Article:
The 'RADIO.rssi' and 'RADIO.noise' graphs show that at a distance of 500m the GCS was getting a RSSI of 66 (which is -92dBm) and a noise level of around 27 (-112dBm). That means we had 20dB margin. If we allow for 6dB of fade margin then that gives us 12dB spare. That corresponds with 4x the range, so it would have gone to 2 km very easily (the 6dB fade margin is generous).

The radio in the plane is a different story for this flight. It was getting a similar signal level (about -92dBm), but the noise level was very high, sitting around an RSSI level of 60, which is -95dBm. That is only 3dB below the signal. It did keep a solid link, but it was quite marginal. If we had flown any further it would have lost the link.

So in this case what we need to do is work out why this plane (a 50cc petrol plane) had such a lot of noise in the plane. The same radios when I flew them yesterday in my SkyFun gave much lower noise levels, and extrapolating that result implies a range of about 5km or so for those flights.

So the range you get very much depends on the noise levels you have. One of the things we aimed for in the design of the radios was to make it easy to log the signal and noise levels so you can work out why a link is poor. With most radios its just guesswork, but with logs like the one graphed above its easy to see what needs fixing.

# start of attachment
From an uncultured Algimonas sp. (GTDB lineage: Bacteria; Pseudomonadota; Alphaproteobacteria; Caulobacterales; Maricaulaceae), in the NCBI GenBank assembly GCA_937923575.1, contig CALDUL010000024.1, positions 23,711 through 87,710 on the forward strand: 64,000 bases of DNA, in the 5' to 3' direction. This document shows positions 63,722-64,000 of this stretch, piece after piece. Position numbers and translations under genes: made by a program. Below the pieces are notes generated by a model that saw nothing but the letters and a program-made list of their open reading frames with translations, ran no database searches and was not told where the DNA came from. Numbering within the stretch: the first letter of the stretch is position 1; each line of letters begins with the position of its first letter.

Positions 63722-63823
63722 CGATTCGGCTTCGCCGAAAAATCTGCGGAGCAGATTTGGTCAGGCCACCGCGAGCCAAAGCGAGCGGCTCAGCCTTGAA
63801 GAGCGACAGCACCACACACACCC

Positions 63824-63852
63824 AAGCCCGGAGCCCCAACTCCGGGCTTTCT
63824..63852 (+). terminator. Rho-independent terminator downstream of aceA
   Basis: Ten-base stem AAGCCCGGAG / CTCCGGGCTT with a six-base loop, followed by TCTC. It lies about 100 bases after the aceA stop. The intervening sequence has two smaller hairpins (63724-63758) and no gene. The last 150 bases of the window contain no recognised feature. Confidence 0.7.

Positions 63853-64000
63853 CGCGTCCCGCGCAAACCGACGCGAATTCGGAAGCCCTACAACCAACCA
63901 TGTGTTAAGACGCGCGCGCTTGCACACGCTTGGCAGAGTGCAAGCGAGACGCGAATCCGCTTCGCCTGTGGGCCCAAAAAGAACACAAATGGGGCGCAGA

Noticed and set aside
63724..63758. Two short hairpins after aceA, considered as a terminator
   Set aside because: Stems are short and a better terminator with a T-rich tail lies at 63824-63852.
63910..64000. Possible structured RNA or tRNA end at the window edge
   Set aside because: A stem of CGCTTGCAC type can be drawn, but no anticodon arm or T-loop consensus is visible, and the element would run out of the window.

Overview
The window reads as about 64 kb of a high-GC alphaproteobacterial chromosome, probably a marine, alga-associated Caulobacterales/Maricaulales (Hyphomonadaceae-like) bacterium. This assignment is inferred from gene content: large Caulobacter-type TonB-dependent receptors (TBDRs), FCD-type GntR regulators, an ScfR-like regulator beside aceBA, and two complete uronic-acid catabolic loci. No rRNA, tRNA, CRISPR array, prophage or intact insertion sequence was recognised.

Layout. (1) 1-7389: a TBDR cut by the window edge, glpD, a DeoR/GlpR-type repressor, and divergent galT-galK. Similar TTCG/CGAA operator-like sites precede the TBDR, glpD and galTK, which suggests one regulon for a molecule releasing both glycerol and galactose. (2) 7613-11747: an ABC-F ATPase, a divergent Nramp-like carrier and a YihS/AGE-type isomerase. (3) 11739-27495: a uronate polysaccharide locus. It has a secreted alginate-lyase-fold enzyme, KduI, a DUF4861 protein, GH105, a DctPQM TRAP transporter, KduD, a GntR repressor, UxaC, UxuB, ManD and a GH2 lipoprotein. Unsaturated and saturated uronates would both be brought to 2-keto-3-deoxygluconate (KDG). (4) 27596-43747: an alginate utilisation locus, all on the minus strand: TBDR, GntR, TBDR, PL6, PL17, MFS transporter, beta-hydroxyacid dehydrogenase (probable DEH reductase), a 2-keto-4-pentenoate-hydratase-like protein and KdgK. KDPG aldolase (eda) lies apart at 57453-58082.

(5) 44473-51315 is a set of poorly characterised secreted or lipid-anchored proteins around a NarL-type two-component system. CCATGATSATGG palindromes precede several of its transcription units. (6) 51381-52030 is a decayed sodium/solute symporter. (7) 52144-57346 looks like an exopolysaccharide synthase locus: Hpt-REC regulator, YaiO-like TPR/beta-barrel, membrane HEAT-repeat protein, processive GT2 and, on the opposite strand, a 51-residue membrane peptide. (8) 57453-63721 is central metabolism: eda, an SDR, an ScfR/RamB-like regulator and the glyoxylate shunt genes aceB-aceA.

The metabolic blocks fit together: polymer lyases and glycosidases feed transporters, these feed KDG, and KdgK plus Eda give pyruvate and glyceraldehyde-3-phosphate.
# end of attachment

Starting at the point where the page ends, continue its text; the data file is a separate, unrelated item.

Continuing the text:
Cheers, Tridge


Developer
Comment by Michael Oborne on April 22, 2012 at 12:33am

just a fyi,

in the planner under "Status" and "tunning" you can see all the values tridge included in his graph live.

Comment by Andrew Dunlop on April 22, 2012 at 2:34am

Hi Tridge,

Great job on the radios.

There are a number of reasons why the receive performance on a small mobile platfrom can never be as good as on the ground, but it is worth exploring them to try and minimise the difference.  You have noted an increase in the noise floor, so this is worth considering first.

Number one, there is the increased proximity of other RF emitters, which can be physically separated on the ground.  Although out of band, if strong enough or close enough out of band emitters can penetrate the input filters of the receiver in question and degrade its sensitivity.  Image frequencies are particularly troublesome.  Separation is difficult to achieve in an aircraft, but every little helps.


What sort of ignition does your petrol engine have?  Electronic ignitions are notoriously noisy electrically.  Is this being radiated or conducted into the radio?

I recall that you said adding an LNA inproved the receive sensitivity of your base radio.  This suggests that the front end of the radio is not quite optimal (not intended as a slur on the design - there may be nothing you can do about it with such a broadband front-end).  Again there are a number of reasons this could be the case.  Impedance match between antenna and input stage is one possibility.  If the LNA does a better job of matching to the antenna at the frequency of interest than the radio does, then this will improve the receive perfromance.  Noise figure itself is another possibility.  The LNA is likely to have a better noise figure than the radio, and together with a bit of gain this will improve the receiver sensitivity, dB for dB (almost).  An LNA on the aircraft might improve the receiver performance, but it might not be practical.

On the subject of LNAs, they should be located as close as possible to the antenna.  That is why they often accept power up the output coax - to simplify installation if they end up being mounted up a pole.  Every dB lost before the first amplifier worsens the receiver sensitivity, dB for dB.

There are no doubt other factors that I have missed.


Cheers,
Andrew.